Kevlar/epoxy canoe and "gelcoat"

Discussion in 'Boatbuilding' started by lazypaddler, Apr 29, 2013.

  1. lazypaddler
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    lazypaddler New Member

    I am going to build Kevlar/epoxy canoe in female mold but this time I would like not to have just plain Kevlar look but I want some color and UV protection. The question is how to achieve it when using epoxy. I don't want to paint this boat after de-molding.
    1. I am familiar with polyester gelcoat but I don't know if that can be used with epoxy laminate. Technically it wold be epoxy over polyester (not vice versa) so in theory it should work but still I am not going to do that till I hear that somebody else did it successfully.
    2. The other option would be some type of "epoxy gelcoat" and I saw products on European market but I haven't find US (affordable) product.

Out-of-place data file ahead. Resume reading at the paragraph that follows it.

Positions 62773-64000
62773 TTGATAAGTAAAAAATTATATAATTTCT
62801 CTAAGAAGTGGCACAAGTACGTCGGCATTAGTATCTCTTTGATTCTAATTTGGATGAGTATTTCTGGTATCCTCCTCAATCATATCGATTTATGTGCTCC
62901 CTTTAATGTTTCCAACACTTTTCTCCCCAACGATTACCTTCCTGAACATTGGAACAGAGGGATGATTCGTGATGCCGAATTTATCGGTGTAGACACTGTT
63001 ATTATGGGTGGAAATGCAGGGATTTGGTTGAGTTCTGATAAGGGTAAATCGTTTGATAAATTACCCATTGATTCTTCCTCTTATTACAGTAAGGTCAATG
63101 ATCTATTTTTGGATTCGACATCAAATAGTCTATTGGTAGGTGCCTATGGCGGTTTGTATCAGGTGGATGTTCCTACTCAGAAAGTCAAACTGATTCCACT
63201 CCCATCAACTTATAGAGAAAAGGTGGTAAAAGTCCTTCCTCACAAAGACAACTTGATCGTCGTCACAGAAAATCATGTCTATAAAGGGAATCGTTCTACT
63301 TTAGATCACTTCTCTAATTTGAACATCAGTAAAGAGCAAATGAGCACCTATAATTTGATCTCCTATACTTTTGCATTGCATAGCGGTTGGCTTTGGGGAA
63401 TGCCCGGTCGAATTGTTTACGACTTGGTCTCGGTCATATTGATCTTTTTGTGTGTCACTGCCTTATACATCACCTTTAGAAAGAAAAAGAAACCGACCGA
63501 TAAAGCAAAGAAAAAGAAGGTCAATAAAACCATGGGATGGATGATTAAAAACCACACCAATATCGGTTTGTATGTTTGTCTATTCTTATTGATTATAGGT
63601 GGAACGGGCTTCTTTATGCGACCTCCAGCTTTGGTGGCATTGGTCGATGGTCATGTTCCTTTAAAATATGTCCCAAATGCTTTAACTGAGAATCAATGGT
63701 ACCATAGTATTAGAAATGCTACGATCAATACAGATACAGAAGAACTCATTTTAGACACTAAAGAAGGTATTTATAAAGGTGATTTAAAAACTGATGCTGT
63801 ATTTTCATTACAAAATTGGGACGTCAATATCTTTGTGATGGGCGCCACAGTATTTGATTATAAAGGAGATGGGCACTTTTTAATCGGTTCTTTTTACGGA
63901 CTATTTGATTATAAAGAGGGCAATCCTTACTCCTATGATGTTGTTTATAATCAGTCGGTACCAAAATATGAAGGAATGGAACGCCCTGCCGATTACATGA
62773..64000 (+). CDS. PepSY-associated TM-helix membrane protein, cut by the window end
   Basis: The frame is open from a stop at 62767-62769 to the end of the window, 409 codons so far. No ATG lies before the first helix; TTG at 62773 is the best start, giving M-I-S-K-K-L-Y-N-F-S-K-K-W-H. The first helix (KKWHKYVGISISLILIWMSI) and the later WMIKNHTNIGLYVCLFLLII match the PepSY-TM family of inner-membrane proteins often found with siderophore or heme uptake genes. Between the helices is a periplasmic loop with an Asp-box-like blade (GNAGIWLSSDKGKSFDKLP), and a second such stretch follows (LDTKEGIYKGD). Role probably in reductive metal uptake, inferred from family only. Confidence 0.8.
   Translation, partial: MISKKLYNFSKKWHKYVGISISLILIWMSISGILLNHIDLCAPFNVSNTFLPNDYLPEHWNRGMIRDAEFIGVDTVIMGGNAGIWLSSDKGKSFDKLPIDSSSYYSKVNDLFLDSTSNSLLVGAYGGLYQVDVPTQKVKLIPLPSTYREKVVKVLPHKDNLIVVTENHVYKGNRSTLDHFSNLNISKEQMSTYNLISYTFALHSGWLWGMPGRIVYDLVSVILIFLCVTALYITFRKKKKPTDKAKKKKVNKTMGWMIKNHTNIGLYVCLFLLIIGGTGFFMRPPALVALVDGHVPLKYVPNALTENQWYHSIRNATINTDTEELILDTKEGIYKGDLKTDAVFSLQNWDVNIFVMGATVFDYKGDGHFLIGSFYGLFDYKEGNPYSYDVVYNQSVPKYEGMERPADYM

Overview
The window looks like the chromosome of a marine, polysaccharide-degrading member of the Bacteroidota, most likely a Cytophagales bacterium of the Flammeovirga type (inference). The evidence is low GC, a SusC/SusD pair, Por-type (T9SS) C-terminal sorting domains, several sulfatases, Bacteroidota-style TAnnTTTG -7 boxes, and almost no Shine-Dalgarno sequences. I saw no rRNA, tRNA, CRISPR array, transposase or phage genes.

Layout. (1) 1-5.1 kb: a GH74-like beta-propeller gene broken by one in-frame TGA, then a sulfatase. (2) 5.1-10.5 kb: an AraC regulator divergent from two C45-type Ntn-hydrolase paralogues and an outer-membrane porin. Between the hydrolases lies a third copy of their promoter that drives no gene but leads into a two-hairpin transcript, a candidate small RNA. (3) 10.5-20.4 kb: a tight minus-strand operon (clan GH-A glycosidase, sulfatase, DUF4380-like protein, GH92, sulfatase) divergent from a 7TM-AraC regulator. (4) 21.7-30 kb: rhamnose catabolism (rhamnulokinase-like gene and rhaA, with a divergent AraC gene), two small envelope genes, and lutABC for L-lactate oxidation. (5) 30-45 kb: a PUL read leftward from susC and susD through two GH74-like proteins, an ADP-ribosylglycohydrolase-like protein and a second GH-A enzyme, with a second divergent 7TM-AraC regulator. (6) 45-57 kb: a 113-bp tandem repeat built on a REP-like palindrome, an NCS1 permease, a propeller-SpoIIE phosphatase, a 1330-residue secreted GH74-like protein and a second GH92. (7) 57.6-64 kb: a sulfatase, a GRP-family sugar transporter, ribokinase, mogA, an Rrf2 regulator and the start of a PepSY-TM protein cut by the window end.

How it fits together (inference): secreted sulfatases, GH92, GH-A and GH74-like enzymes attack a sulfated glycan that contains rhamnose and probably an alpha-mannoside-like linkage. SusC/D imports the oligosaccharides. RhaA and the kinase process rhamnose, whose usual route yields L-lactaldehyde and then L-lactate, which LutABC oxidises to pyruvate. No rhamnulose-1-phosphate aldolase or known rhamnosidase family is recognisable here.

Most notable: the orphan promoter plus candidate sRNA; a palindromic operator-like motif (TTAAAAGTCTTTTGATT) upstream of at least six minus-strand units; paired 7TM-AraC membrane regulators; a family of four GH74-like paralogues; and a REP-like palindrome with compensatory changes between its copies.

I know I can pigment epoxy but that wouldn't help UV protection?
    Commercially build Kevlar canoes are sometimes gelcoated but I think they use vinylester resin not epoxy.
    So basically I am looking the way to have color hull, with UV protection but without taking extra time to paint it (paints don't work on canoes anyway since they scratch to easily) .
    I appreciate all advice.
     
  2. ondarvr
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    ondarvr Senior Member

  3. pauloman
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    pauloman Epoxy Vendor

    you can tint epoxy but it will still UV yellow and change its color. Consider epoxy not to b e color stable.

    serious folks often remove the gel coat on new boats and replace with a 2 part lpu coating.

    there are 2 part clear coats with UV protectiion that will slow or stop UV yellowing of the epoxy under it.

    paul
    progressive epoxy polymers inc
     
  4. ondarvr
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    ondarvr Senior Member

    I don't know of anyone that removes the gel coat from new boats and then paints them, many yachts do get painted, but removing the gel coat wouldn't be an advantage.